Participatory Metropolises: Protocols for Participation and Accessibility
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The scenario Participatory Metropolises proposes remarkable improvements to help institutions work on the decentralization of power while discovering best practices to improve connectivity among local governments and society as a whole.
On the brink of a Fourth Industrial Revolution, governments and urban planners are finding in open and crowdsourced digital platforms a means to make democracy truly collaborative and inclusive. That is the case of online participation channels happening in Crowd Platforms application where politicians and urban planners can assess civilians for better engagement and more representative decision-making. In West Africa, the use of such a platform helped strengthen participatory capacity in urban audits, allowing local communities to understand the major problems of municipal administration, such as analyzing current mechanisms for the provision of basic services and the collection of taxes.
The challenge here is thus to make the internet accessible to all people, so all individuals can have the same opportunity to access these platforms and collaborate. Projects such as Loon’s internet balloons are the first steps towards the fulfillment of making connectivity a granted human right rather than a privilege, as supported by the United Nations Human Rights Council.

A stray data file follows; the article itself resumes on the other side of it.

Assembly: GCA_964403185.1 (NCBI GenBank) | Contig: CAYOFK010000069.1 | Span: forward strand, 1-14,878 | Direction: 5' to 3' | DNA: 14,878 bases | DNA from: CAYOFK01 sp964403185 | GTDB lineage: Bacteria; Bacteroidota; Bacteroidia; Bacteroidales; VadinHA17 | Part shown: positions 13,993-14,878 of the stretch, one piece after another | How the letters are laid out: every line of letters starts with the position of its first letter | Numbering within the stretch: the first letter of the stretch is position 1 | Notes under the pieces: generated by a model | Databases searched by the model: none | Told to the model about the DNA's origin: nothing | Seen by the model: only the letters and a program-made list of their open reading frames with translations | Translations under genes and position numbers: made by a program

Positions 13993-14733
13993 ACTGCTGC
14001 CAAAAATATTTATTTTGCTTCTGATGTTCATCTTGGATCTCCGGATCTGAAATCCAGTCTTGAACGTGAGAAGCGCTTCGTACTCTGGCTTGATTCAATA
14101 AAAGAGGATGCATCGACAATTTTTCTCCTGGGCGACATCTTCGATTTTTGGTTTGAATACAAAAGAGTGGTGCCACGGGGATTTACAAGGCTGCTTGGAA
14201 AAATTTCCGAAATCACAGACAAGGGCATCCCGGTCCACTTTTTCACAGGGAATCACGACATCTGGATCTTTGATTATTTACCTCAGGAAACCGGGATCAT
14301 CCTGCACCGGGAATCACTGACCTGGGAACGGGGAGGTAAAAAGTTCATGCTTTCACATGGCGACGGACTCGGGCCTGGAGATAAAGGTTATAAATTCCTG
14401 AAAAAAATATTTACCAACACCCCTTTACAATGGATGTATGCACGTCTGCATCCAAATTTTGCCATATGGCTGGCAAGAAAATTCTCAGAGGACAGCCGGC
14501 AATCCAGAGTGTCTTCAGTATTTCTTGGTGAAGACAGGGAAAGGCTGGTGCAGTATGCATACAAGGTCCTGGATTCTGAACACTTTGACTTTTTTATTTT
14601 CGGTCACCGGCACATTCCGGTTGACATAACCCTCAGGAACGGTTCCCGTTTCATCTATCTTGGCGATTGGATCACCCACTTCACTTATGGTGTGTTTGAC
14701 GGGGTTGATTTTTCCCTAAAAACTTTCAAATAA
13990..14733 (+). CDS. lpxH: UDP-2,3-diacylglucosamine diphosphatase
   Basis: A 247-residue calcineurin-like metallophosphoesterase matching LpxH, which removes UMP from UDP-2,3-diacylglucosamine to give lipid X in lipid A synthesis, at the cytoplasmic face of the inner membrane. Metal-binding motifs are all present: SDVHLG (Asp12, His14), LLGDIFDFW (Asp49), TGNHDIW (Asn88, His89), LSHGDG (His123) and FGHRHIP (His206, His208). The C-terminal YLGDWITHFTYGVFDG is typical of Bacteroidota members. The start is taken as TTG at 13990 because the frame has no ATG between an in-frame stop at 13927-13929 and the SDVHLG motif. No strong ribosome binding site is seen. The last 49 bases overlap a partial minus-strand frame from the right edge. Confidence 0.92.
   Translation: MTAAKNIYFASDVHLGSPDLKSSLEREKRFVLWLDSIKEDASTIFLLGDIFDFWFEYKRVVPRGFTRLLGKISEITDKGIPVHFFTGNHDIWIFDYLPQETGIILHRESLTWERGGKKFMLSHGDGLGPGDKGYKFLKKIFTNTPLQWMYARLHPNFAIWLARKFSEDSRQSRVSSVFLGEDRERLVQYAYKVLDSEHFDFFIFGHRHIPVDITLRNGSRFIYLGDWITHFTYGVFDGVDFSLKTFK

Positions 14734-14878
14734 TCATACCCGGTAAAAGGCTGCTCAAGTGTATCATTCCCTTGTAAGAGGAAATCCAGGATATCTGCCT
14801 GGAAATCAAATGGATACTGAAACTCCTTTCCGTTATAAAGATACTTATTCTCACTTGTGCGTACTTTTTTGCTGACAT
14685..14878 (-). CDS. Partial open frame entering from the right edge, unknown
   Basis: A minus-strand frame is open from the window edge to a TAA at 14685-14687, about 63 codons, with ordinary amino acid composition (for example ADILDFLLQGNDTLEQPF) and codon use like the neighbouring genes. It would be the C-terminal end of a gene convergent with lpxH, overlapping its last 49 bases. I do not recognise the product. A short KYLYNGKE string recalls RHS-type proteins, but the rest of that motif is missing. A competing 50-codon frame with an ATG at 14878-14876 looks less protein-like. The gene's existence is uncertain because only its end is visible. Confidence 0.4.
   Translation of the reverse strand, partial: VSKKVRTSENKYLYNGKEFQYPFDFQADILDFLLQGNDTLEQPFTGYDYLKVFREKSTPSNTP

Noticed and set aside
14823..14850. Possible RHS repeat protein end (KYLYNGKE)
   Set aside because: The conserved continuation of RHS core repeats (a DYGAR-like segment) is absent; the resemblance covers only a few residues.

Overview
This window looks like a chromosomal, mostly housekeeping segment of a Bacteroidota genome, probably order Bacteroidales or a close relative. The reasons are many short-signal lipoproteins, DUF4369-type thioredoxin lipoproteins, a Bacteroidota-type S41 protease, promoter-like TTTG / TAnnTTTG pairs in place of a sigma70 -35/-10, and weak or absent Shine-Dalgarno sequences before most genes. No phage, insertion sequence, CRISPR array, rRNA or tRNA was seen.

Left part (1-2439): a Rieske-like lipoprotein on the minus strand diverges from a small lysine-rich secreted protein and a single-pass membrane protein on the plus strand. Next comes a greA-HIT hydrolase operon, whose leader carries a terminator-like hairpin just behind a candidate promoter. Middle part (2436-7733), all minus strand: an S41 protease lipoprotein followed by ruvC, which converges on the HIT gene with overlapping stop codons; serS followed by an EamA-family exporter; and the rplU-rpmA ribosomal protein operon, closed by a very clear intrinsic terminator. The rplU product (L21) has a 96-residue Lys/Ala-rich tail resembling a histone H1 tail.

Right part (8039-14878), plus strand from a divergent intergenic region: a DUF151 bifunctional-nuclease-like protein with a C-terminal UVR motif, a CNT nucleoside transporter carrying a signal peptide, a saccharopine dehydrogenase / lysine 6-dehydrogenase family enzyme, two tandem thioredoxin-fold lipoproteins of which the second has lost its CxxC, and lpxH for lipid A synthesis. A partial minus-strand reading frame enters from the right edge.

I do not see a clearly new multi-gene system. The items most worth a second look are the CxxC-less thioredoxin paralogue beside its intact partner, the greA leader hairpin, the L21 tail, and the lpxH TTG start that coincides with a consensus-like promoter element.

With broader and more diverse inputs coming from civil society, governments and urban planners may grow more conscious about the actual issues that these people face in their daily routine. For instance, Inclusionary Zoning initiatives could respond to a public call for less segregation by adding low-to-moderate-income households among market-free constructions, as was the case of the Florida Housing Coalition.
The same goes for access to education and quality schools. Initiatives such as Itinerary School Station and Location-Based Learning could still guarantee that children have access to quality education even in the case of natural disasters like the ones observed in Uganda when primary schools in Nakaseke were destroyed by the rain.
Finally, the development of systems such as Real-time Mapping and Emergency Citizen Responder tools offer a new and more comprehensive means for law enforcement. Websites such as CrimeMapping make this kind of information publicly available, so people can be aware of criminal activity through daily updates that rank crimes by type (from arson to homicide, burglary, or even sex crimes), as well as a presentation of estimated risks for each mapped region. While working in partnership with American police departments, the initiative’s goal is thus to provide cost-effective solutions for law enforcement, while at the same time making the same information available to the community.
The global tendency towards the decentralization of administrative processes is being adopted rapidly. The construction of effective civic participation can help halt and predict disasters as well as delivering services to the most-needed places. However, the decentralization of power is not meant to remove responsibility from local governments to act on challenges, but help them leverage actions that address the specific needs and demands from their local communities. Redistributing urban planning and governance should improve collaboration but most importantly, it should arrive at solutions driven by the voice of the population.